A pitch for power…In a clear sign that the US Presidential Election is imminent, Trump’s “special address” sounded more like a pitch for re-election. “The American dream is back; bigger, better, stronger than ever before”, he declared, listing his economic achievements since taking office. Although mentioning trade, Trump largely discussed domestic successes, including creating an “inclusive economy”, cutting taxes and deregulation, eager to claim America’s economic successes as his own.
A love letter to globalisation… China’s attitude towards globalisation continues to evolve, and perplex. It’s easy to forget just a few decades ago the country worked to restrict the free flow of capital, information, and goods between China and the rest of the world. But this week China’s Vice-Premier Han Zheng spoke warmly of China’s integration into the global economy, praising multilateralism, maintaining global growth and upholding the UN charter. Watch this space.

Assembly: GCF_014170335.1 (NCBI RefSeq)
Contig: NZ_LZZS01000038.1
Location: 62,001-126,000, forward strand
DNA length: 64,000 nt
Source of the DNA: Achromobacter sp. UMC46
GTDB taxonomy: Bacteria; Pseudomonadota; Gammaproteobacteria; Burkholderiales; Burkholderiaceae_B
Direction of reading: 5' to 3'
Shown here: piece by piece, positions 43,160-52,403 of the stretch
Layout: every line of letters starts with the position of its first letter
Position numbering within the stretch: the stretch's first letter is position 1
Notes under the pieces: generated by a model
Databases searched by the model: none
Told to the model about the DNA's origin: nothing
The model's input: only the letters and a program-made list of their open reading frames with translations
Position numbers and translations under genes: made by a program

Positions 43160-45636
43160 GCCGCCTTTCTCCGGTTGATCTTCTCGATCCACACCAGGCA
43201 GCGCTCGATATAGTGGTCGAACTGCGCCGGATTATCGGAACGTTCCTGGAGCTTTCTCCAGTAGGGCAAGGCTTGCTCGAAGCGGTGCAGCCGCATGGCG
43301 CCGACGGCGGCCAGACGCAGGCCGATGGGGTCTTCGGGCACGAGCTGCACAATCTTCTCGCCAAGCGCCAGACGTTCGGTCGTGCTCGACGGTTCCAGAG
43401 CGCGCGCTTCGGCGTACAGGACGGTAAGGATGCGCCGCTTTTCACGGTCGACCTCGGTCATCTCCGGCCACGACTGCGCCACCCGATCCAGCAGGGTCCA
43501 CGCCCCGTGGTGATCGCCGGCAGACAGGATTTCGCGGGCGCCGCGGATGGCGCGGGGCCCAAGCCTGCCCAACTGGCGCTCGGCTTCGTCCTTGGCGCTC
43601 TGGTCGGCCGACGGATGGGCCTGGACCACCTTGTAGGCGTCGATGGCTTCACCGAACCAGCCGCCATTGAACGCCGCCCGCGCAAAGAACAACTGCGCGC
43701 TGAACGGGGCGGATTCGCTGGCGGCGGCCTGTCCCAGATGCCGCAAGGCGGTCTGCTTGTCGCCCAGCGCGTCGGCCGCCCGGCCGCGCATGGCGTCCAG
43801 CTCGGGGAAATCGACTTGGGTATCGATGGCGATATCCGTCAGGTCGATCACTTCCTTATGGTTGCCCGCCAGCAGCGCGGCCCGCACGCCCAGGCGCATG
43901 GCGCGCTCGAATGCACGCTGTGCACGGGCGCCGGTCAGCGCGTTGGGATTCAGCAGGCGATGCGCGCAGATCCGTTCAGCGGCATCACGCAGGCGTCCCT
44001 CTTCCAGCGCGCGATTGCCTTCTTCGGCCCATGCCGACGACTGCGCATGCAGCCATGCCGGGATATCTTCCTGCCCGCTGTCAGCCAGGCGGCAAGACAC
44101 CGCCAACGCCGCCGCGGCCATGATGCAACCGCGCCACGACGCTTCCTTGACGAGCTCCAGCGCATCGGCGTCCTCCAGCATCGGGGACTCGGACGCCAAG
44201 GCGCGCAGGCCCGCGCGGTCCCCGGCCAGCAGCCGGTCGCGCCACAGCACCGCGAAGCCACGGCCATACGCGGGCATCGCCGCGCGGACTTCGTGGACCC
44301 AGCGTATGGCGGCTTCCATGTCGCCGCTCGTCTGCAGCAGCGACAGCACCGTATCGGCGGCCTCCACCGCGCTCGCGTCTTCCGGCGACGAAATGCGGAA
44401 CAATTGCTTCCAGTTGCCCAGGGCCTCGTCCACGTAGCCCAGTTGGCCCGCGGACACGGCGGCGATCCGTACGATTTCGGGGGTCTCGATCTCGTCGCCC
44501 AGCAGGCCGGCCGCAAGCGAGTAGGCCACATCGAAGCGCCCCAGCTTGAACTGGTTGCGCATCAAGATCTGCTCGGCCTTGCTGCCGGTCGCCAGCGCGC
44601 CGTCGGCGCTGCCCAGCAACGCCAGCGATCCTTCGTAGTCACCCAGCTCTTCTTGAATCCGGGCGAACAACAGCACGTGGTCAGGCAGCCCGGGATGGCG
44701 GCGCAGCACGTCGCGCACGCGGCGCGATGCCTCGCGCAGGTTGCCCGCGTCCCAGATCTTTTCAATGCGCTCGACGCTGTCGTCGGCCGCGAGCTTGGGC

Looking ahead in politics: Today we have geopolitical pearls of wisdom to look forward to from newly-minted European Commissioner Ursula von der Leyen and Imran Khan, Prime Minister of Pakistan.
Bright young things
While it’s the 50th World Economic Forum meeting, the gathering doesn’t show signs of ageing. In fact, rather like the hipster who has to stay young forever, WEF is welcoming “teenage change-makers” to its annual gathering to “boost collaboration between the generations”. Below is the perspective shared by FleishmanHillard’s own youth ambassador:
Greta, we’ve been expecting you!: Greta Thunberg was surprisingly quiet during her first panel, Forging a Sustainable Path Towards a Common Future, but she did pipe up to raise concerns that governments are treating climate change as a political, socio-economic crisis rather than a “global emergency.”
Our house is still on fire: Later in the day Greta, reiterated her message, arguing that, if the climate crisis is to be averted, we must move beyond political debates to practical solutions. She distanced herself from politics, saying “from a sustainability perspective, the right, the left as well as the centre have all failed. No political ideology or economic structure has been able to tackle the climate and environmental emergency.”